Why we all just need to chill out about college
No question, our children are precious and we want the best for them. Grades, athletics, community service, and test scores are all important, especially when considering college admission, also important. But urgent? Life-or-death? Make or break? No way. I am a Dean of Students at a competitive independent school where college is most definitely the end point of high school, and not just any college, but a “good” college according to the new experts, Mr. Forbes and Ms. US News and World Report, but I think we all need to step back, take a few cleansing breaths, and relax.
First of all, anyone who has weathered a real crisis, the kind where you lose your job and have no money in the bank, or the sort that rubs up against near death, or even worse, death, and all of a sudden worrying about an SAT score or an 82 versus a 92, seems like a luxury of the mink coat variety. But I urge you to consider chilling out without a wake-up call that creates enough pain to wish for your old mundane problems back. Here are four reasons to encourage the use of perspective when considering your teenager’s high school experience:
1.All this pressure has little impact on your teenager’s motivation to succeed. For the most part, the hard workers are going to be diligent despite our best efforts to get them to turn the lights out and go to bed, and our less motivated are uninspired by lectures, bribes, demands, or even specialized, and expensive tutors paid to sit at their elbow and cajole them in a way that mom and dad can’t. Students with learning differences benefit from strategies and study skills, but only if they are open and willing, not because their parents promise them a car, or threaten the removal of a car. Come report card time, the fewest words possible probably have the most impact, “you should be proud of how well you did,” or, “you may want to step it up a bit.” Applaud or scream all you want, but remember, your teen’s successes and failures are theirs entirely and will only correlate to your reaction briefly.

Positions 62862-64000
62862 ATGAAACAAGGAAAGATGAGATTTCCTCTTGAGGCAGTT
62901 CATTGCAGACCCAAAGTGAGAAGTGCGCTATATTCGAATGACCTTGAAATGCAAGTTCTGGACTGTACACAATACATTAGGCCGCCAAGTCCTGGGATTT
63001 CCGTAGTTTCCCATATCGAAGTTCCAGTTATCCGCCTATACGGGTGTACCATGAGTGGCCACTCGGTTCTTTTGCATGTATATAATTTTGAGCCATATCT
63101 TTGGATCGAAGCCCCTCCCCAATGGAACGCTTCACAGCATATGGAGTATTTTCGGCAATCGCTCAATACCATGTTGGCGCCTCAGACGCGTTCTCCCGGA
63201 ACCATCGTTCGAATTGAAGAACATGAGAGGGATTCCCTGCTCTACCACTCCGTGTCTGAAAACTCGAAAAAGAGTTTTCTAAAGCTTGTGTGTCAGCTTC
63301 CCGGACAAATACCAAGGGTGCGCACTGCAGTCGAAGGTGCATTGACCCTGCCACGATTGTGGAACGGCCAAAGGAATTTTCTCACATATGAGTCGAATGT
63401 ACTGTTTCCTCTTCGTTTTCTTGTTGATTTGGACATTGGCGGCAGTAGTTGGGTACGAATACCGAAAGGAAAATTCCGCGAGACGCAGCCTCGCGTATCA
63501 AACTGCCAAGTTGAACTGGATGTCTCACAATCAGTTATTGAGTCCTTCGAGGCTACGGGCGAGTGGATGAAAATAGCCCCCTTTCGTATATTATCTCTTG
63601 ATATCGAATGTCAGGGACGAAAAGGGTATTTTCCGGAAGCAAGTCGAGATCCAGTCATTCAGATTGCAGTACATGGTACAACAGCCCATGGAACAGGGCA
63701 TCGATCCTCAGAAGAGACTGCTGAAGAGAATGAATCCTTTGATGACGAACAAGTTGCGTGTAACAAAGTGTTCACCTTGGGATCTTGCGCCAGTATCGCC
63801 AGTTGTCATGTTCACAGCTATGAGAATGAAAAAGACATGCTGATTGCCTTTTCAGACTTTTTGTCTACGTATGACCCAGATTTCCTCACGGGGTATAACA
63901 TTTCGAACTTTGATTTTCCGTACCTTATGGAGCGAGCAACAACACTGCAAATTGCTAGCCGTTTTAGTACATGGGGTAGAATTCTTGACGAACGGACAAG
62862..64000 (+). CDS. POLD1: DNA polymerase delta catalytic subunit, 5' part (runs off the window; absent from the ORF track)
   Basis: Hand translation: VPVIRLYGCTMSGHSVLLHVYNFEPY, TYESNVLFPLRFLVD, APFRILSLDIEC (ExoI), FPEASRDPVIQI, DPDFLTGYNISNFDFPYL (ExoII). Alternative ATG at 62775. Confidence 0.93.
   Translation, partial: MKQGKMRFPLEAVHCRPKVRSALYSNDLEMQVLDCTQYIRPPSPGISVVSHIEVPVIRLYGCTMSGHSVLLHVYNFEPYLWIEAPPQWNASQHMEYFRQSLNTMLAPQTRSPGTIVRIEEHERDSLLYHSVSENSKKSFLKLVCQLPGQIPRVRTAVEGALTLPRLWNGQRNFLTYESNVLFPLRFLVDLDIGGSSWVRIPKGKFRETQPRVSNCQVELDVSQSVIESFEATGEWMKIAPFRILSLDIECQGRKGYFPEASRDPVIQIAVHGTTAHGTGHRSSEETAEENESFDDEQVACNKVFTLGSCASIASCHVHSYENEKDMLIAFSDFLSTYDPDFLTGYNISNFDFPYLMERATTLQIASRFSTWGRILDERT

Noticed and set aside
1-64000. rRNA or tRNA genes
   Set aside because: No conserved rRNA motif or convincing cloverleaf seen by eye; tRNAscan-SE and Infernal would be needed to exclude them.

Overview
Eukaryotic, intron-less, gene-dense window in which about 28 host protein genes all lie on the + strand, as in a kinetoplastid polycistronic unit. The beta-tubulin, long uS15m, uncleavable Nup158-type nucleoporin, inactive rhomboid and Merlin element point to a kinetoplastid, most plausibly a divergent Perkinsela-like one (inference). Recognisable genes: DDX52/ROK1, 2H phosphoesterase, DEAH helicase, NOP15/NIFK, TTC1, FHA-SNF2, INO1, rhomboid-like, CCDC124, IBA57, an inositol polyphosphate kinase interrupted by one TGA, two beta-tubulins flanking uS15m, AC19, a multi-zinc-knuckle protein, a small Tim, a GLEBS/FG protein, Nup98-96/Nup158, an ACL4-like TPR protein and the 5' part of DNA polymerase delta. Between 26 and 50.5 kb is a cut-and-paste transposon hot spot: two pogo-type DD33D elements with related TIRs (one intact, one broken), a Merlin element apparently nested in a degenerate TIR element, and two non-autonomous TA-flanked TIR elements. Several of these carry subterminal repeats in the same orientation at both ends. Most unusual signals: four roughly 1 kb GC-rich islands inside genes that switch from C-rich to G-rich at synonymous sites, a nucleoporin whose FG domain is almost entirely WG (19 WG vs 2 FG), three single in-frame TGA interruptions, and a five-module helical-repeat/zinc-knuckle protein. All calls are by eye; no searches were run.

2. The competitive and intense banter between parents creates a culture of competition. It’s problematic enough that we have teenagers feeling badly about themselves after looking on social media, but now we have parents feeling inadequate as they sum up the lives of their friends through the photos of their children, trophies, college banners, and accolades jumping off of Facebook and Instagram to mock those who fear their children don’t or won’t live up to some unspoken standard of success. Furthermore, this same competition gets projected on to our teenagers, who live in a world where anxiety is epidemic and students spend time in bathrooms coaxing their friends out of panic attacks.
3. College admission and typical teenage successes do not define your teenager’s future. No way. It just is not true. Sure, college is a great place to make connections, but it is “a” great place, not “the” great place. Furthermore, its not like all the students who go to the top 30 colleges in the country are employed and successful and everyone else, well, no offense intended here, are either in the unemployment line or working the drive-thru window at a popular donut chain. We are surrounded by happily employed, and unhappily employed adults from hundreds of colleges, or no college at all. We walk our neighborhoods, malls, and supermarkets, exposing ourselves to a variety of human experiences every day, and no one is wearing a sign saying where they went to college, if they went to college, or how they did in high school. In the adult world, if someone is judging another by where they attended college, it would be blatant snobbery, so why would it ever be okay to judge someone’s teenager, let alone their parenting, or even worse, to judge your own teenager and your own parenting, based on high school success and college admission.
4. You lose sight of who your child is because you end up focusing on what and how your child does. Who wouldn’t want their teenager to be a good student, a skilled athlete, a school leader, or a talented musician? However, these are added perks to what really makes your child special, the unique qualities that define their personality, not just their persona. We are free to have hopes and wishes for our children, but our love, and their self-esteem, can’t be based on the acquisition of external success or they are doomed to a life of measuring themselves against an external and rigid yardstick.
Keep in mind many teenagers simply don’t hit their stride in high school. But even the teenagers that do, who are soaring academically and filling up the trophy closet, can benefit from parents who worry less about creating stellar transcripts and perfect applications. Furthermore, most colleges, universities, and employers (in fact, most adults in any capacity) appreciate teenagers who have made some mistakes, tried and failed, lost elections and games, bombed quizzes, weathered rejections, and have even learned to tolerate a bad teacher or two. Most importantly though, underneath the AP Calculus, the clarinet that hasn’t been practiced in months, the soccer medal, and the D in Spanish, is a child, your child, who is both fallible and unique and who needs to learn to love who they are, not what they do.
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